Pharaoh Seti I, father of Ramses II


Who was pharaoh Seti I?

Menmaatre Seti I, Sethos I, son of Ramses I and Sitre, was the second pharaoh of the Nineteenth Dynasty; ruled about fifteen years, from 1294 to 1279 BC.

Seti I was a military man, like his father, born in the Nile Delta region. His name comes from Seth, the god of war, weapons and the army, whom Seti I served as a priest before becoming a soldier.

Not much is known about the youth of pharaoh Seti I, but about his reign. As his father became vizier of Horemheb and later pharaoh, he was soon associated with the throne, but by then he was of mature age.

In his first year of rule alone, he launched into the conquest of Palestine, Syria and Canaan, which had achieved their independence during the reign of Akhenaten or had been conquered by the Hittites, traditional enemies of ancient Egypt.

Seti’s campaigns to the south of these territories were a resounding success, unmatched since the times of Tuthmosis III and Amenhotep II, but he did not dare to go further north for the advance of Hittite rule.

Pharaoh Seti I: Reign

Upon ascending the throne, Seti I was already a family man, and his lifelong wife, Tuya, was not promoted to the rank of Great Royal Wife until his death.

It has been assumed that Seti I was the husband of Tanedjemet, a queen from the beginning of the dynasty, whose parentage is unknown, but that she was probably the daughter of Horemheb and the link between the 18th and 19th dynasties, which she gave legitimacy to the reign of the new dynasty and which explains why his wife, Yours, was not promoted to Great Royal Wife until her death.

Horemheb, Ramses I and Seti I had to pacify and reorder Egypt, being another of their conquests to dominate the powerful priests of Amun, who after the end of Akhenaten‘s revolution had returned to be too powerful.

One success in this silent battle was preventing the sons from inheriting the office. At the same time, the cult of the other traditional gods was strengthened (prohibiting, of course, mentioning the god Aten ), especially the god Seth.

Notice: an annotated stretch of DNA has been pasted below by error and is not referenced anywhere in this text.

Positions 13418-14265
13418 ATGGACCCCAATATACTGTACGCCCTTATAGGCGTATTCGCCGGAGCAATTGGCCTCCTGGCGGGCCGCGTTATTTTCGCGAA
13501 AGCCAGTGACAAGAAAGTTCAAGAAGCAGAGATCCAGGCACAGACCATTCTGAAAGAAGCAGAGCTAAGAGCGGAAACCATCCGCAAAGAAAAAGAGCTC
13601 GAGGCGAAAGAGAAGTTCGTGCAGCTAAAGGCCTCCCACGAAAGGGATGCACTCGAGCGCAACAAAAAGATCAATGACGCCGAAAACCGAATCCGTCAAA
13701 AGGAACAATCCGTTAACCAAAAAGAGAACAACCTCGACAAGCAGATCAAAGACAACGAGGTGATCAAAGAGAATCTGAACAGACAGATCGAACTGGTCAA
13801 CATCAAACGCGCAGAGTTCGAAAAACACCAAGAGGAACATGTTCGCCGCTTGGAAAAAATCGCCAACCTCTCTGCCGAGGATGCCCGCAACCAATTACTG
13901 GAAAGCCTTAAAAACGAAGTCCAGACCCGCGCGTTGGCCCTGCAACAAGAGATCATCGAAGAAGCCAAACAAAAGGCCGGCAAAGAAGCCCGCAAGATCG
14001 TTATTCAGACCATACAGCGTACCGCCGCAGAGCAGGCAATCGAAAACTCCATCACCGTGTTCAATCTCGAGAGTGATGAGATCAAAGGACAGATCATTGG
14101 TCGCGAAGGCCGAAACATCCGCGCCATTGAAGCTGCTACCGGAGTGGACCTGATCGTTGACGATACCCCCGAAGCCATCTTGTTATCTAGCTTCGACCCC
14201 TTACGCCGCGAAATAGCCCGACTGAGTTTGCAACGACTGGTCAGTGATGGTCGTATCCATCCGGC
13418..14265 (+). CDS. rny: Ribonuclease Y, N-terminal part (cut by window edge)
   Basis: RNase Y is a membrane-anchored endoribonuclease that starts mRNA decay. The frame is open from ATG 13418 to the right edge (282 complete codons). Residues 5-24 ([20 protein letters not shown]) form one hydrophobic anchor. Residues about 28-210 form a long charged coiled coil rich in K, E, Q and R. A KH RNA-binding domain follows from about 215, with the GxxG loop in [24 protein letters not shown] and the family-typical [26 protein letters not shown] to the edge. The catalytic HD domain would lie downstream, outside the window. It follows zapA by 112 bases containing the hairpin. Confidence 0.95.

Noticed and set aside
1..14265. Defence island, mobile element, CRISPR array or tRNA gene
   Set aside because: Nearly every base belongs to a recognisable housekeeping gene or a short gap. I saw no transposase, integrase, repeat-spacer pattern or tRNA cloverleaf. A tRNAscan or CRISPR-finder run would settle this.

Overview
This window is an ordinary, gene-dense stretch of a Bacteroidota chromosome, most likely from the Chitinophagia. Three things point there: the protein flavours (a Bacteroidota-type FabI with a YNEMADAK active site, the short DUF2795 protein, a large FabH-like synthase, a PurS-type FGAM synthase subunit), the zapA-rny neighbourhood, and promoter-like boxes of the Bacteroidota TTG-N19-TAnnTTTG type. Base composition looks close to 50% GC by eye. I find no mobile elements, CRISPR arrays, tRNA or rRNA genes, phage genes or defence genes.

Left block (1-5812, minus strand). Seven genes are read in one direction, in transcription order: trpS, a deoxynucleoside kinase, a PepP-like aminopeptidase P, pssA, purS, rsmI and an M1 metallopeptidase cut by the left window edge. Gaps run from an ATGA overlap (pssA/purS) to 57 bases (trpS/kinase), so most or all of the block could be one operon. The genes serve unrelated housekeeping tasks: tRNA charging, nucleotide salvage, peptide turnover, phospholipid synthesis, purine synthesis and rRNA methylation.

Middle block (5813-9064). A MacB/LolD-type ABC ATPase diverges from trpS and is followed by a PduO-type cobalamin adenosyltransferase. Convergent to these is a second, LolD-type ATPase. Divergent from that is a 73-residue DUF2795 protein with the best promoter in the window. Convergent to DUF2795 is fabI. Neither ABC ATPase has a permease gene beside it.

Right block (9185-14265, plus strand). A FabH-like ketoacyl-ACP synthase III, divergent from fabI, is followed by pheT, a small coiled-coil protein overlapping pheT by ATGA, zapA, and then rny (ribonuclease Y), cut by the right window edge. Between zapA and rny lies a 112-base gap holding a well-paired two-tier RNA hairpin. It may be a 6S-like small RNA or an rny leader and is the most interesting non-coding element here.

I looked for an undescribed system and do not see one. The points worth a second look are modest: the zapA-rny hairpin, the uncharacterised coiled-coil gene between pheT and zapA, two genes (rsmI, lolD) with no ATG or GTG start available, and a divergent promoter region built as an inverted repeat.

It was precisely under Seti I that the real persecution towards the memory of Akhenaten began, and his unfinished capital, Akhetaten, began to be demolished.

The Nineteenth Dynasty was born as a true family of warrior kings, of a clear military origin. The successor of Seti I, the future Ramses II would not be an exception, and it was due to the immense fame that this pharaoh acquired that the memory of Seti I has come to us, undeservedly, somewhat diminished.

Seti I’s mummy, one of the best preserved, was found in 1881 in the cache of Deir el-Bahari and stored since in Cairo Museum. Studies on the mummy do not shed light on the reasons for his early death, although it is believed that he suffered from a vascular disease that caused his heart to malfunction.

Seti’s tomb ( KV17 ) is one of the largest in the Valley of the Kings and one of the most beautiful. It was discovered on October 16, 1817 by Belzoni. His sarcophagus, one of the most beautiful found in Egypt, is currently in the Sir John Soane’s Museum in London.

Seti I erected temples and his name appears in several monuments and inscriptions:

  • Temple and cenotaph at Abydos
  • Buildings in the Karnak temple, with a long series of scenes and inscriptions from the king’s wars
  • Main temple for the king’s cult, at Luxor, West Thebes
  • Blocks found in Elephantine (Island in the Nile)
  • Mentioned in various inscriptions near Aswan
  • Inscriptions in the Speos Artemidos (Temple of Hatshepsut in Beni Hasan )
  • Calcite stele found at Karnak
  • Statue in El Kab
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